After the County received of Work’s report, they put Keith’s employment on hold. Oakland County then asked for input from Ellis & Associates, an aquatic safety and risk management consulting group for guidance, which in turn expressed concerns, and suggested that a job-task analysis be done to determine whether Keith could perform the job with or without accommodation. Thereafter, Ellis & Associates questioned several of the proposed accommodations in the analysis and remained skeptical about Nicholas’s ability to function properly as a lifeguard. After that, Oakland County pulled the offer of employment.
A year later, Keith again applied to be a lifeguard, as well as a park attendant opening and was not hired for either position. According to Oakland County, he was disqualified from the lifeguard position due to his 2007 pre-employment physical.
Keith filed the ADA discrimination lawsuit asserting that he was “otherwise qualified” for the position and that Oakland County revoked the offer of employment based on unfounded fear and speculation. According to Keith, he would require an interpreter only during staff meetings and further classroom instruction, which he argued is a reasonable accommodation. Keith also complained that Oakland County failed to make an individualized inquiry regarding his ability to perform the job or engage in an interactive process to determine whether he could be reasonably accommodated. As evidence of his qualifications for the position, Keith provided the testimony of several experts.
Nonetheless, the District Court dismissed the lawsuit, holding that Oakland County had made an individualized inquiry about Keith’s abilities, and that Keith failed to show that he could perform the essential communication functions of a lifeguard with or without reasonable accommodation.
On appeal, Keith appealed are argued that the District Court committed reversible error as a matter of law that because: (1) Oakland County made an individualized inquiry regarding Keith’s abilities; (2) he is unqualified to be a lifeguard at Oakland County’s wave pool; (3) accommodating Keith would be unreasonable; and (4) any failure to engage in the interactive process was inconsequential because no reasonable accommodation was possible.
In the end, the Sixth Circuit agreed with Keith, holding that: (1) the Oakland County’s doctor failed to make individualized inquiry as to whether applicant was disqualified from the position due to his disability; (2) a genuine issue of material fact existed as to whether Oakland County made individualized inquiry; (3) a genuine issue of material fact existed as to whether applicant was otherwise qualified for the position; and (4) a genuine issue of material fact existed as to whether modification’s to County’s policies regarding lifeguards proposed by applicant were reasonable accommodations.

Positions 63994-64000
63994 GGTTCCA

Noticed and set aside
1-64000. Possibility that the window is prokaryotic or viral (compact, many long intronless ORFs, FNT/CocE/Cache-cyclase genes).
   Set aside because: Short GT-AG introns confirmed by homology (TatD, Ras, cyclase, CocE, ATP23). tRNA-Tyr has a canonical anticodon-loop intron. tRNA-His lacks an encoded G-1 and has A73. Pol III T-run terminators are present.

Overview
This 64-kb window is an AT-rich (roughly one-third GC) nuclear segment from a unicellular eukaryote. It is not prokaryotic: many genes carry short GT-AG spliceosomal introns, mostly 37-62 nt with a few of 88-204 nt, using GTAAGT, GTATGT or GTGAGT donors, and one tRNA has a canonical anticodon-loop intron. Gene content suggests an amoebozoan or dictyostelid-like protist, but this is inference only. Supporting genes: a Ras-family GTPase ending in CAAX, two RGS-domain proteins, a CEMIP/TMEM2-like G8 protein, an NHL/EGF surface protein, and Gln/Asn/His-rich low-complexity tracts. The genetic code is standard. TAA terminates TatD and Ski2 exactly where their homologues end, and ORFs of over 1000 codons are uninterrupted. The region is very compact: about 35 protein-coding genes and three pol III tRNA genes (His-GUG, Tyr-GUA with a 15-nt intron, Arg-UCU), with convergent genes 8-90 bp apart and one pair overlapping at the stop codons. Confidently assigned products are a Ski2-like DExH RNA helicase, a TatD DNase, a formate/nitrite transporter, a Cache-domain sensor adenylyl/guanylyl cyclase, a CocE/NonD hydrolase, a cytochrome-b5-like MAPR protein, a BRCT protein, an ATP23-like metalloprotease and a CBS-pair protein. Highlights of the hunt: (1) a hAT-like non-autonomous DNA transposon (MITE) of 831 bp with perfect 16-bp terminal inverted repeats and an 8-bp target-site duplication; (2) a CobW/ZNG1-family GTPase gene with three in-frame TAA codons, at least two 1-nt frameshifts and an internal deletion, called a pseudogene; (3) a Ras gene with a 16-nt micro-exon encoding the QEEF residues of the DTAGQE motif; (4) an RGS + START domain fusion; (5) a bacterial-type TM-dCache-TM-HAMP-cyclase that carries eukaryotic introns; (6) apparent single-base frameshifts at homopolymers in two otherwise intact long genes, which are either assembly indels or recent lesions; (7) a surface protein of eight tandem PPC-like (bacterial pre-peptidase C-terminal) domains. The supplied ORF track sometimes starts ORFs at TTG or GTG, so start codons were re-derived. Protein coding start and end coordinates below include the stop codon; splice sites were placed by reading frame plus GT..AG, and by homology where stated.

So now what happens? The case goes back to the district court for a trial by jury – or more likely, settlement talks start getting more serious.
What is the takeaway from this case? The interactive process and individualized inquiry requirements of the ADA are important. Employers cannot simply make decisions based on what they generally believe are the issues associated with particular disabilities.
If you even think that your employment rights have been violated or that you might need an employment lawyer, then call the right attorney to schedule a free and confidential consultation at 866-797-6040. Spitz, The Employee’s Law Firm is dedicated to protecting employees’ rights and solving employment disputes.
The materials available at this website are for informational purposes only and not for the purpose of providing legal advice. You should contact an attorney to obtain advice with respect to any particular issue or problem. Use and access to this website or any of the links contained within the site do not create an attorney-client relationship. The opinions expressed at or through this site are the opinions of the individual author and may not reflect the opinions of the firm or any individual attorney.